In this post, I will walk you through the Stepwise Forward Selection algorithm, step-by-step. We will develop the code for the algorithm from scratch using Python and use it for feature selection for the Naive Bayes algorithm we previously developed. We will then run the algorithm on a real-world data set, the iris data set (flower classification) from the UCI Machine Learning Repository. Without further ado, let’s get started!

# Table of Contents

**What is the Stepwise Forward Selection Algorithm?****Stepwise Forward Selection Implementation****Stepwise Forward Selection Algorithm in Python, Coded From Scratch****Output Statistics of Stepwise Forward Selection on the Iris Data Set**

# What is the Stepwise Forward Selection Algorithm?

One of the fundamental ideas in machine learning is the **Curse of Dimensionality** – as the number of attributes in the training set grows, you need exponentially more instances to learn the underlying concept. And the more instances you have, the more computational time is required to process the data.

In other words, adding attributes improves performance, to a point. Beyond that point, you need to have exponentially more instances in order for performance to improve. This phenomenon is commonly known as the Hughes Effect (or Hughes Phenomenon).

Image Source: Hughes, G. (1968). *On the Mean Accuracy Of Statistical Pattern Recognizers*. IEEE Transactions on Information Theory, 14(1), 55-63.

In the above image, n = number of attributes and m = number of instances.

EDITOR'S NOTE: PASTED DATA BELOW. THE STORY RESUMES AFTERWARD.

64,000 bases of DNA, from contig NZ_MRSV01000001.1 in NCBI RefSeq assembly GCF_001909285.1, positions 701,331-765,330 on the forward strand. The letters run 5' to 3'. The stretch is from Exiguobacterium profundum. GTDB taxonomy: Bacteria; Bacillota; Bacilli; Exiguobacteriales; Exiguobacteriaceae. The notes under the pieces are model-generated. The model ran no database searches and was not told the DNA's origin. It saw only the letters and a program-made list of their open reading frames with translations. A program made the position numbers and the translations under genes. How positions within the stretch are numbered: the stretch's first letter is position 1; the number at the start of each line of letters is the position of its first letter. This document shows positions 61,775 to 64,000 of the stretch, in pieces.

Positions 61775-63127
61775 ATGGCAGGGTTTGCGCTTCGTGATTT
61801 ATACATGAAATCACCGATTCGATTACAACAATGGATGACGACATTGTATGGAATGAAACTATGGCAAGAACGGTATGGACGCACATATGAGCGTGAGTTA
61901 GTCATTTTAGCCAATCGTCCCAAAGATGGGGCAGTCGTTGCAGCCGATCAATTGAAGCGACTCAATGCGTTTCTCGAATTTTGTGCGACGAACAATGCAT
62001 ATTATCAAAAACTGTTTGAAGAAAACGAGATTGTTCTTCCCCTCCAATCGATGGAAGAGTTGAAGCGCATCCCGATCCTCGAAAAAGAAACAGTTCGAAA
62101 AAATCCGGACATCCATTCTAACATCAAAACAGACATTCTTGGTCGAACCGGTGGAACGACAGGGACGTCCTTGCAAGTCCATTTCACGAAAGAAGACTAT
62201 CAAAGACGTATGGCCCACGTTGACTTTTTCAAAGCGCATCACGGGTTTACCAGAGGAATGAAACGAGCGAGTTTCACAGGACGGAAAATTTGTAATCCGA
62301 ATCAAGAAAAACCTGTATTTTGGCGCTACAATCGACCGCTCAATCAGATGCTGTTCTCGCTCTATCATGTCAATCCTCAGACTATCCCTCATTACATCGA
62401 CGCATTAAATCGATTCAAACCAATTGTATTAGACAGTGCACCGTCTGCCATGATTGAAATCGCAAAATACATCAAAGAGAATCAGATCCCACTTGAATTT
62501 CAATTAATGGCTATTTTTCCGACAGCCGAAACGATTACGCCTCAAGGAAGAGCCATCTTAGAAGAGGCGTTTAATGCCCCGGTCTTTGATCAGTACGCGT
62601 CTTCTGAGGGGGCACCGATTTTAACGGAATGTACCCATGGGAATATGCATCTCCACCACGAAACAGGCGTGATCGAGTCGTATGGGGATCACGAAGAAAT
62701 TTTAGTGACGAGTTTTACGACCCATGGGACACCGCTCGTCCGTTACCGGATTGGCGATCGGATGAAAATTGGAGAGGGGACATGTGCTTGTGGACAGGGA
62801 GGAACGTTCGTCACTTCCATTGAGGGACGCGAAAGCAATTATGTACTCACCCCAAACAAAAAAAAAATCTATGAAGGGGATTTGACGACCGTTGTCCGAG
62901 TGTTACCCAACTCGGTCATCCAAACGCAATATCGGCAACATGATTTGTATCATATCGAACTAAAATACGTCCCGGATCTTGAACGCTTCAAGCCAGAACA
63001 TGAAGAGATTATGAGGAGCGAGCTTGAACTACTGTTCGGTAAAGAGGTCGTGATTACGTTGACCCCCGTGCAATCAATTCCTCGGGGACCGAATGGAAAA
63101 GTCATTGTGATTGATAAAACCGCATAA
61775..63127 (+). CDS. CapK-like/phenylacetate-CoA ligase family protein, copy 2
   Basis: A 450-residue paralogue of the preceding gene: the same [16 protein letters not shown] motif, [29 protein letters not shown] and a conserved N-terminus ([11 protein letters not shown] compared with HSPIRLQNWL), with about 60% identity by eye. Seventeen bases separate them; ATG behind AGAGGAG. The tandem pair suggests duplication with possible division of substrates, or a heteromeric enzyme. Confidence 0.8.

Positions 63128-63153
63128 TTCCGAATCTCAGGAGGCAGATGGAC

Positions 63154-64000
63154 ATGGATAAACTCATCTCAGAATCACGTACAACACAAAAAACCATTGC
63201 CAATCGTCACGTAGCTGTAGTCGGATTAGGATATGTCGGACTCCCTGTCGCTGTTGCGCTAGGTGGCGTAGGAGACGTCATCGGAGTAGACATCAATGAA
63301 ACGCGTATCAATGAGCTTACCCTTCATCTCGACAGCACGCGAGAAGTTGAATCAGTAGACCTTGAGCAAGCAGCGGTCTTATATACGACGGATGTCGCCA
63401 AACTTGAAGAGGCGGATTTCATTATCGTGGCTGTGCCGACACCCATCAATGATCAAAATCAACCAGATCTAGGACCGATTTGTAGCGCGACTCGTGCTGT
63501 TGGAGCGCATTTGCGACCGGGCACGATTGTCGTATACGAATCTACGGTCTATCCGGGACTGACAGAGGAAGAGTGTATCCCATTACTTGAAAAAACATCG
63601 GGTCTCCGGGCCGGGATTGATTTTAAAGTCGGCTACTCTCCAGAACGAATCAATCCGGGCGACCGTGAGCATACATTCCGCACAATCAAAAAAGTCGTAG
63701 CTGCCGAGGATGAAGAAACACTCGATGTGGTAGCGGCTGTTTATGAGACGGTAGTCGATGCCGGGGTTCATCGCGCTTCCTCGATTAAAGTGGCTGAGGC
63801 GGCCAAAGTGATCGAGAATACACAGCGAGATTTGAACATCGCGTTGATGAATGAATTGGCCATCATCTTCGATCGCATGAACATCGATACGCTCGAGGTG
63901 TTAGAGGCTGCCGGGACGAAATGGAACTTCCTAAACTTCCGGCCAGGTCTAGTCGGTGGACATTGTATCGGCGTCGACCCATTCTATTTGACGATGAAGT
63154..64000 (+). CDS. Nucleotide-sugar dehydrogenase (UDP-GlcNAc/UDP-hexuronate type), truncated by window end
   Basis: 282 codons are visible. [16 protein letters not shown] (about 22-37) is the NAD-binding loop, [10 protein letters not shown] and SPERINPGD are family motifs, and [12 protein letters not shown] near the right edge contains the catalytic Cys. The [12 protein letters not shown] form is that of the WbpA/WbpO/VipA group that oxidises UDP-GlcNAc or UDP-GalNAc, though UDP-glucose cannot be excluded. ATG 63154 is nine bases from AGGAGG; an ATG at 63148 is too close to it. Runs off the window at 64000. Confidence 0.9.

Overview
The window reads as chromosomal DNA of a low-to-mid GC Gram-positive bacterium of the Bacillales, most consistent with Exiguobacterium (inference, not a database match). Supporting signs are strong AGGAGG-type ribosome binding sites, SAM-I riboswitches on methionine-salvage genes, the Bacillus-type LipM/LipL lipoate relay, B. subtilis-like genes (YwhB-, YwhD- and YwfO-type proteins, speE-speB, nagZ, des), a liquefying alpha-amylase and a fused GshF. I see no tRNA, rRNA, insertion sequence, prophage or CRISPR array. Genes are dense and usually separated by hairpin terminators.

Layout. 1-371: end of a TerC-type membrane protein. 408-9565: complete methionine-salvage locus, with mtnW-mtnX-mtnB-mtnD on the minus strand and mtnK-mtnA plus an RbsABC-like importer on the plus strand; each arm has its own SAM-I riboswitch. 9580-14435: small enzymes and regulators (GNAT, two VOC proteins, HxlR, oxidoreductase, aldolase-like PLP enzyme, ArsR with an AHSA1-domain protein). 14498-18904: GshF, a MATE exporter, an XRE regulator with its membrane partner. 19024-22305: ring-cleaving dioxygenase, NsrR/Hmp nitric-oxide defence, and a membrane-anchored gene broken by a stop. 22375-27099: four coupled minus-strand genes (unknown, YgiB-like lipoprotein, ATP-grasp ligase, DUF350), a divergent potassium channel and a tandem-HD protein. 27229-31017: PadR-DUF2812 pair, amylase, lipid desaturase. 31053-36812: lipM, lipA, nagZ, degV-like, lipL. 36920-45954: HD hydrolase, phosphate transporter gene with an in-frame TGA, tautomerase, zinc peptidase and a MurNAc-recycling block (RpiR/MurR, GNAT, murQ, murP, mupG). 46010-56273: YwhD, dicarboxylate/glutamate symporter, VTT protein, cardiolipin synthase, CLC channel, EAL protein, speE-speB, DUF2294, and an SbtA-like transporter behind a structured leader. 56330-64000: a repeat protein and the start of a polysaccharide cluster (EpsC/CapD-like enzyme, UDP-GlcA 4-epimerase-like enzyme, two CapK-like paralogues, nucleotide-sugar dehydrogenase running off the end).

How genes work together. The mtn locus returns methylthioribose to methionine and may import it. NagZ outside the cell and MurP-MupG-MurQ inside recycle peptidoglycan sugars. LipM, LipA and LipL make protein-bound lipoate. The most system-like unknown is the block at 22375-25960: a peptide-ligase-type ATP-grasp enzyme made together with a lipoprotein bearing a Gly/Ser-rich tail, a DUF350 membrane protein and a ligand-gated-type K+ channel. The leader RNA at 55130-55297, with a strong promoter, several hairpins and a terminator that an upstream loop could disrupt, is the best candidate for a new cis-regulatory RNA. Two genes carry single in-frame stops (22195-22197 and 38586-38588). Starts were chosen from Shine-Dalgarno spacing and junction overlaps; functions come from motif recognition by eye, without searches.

One technique for combatting the Curse of Dimensionality is known as **Stepwise Forward Selection**** **(SFS). SFS involves selecting only the most relevant attributes for learning and discarding the rest. The metric that determines what attribute is “most relevant” is determined by the programmer. In this project, I will use the classification accuracy of **Naïve Bayes**.

Because SFS is just a method to create an optimal attribute subset, it needs to be wrapped with another algorithm (in this case Naïve Bayes) that does the actual learning. For this reason, SFS is known as a **wrapper** method.

The goal of SFS is to reduce the number of features that a machine learning algorithm needs to examine by eliminating unnecessary features and finding an optimal attribute subset.

Suppose we have attributes A_{1} through A_{k} which are used to describe a data set D.

A = <A_{1},…A_{k}>

SFS begins with an empty attribute set:

A_{0}= <>

It then selects an attribute from A, one at a time, until the performance (e.g. as measured by classification accuracy) of the target learning algorithm (e.g. Naïve Bayes) on a subset of the training data fails to improve performance.

# Stepwise Forward Selection Implementation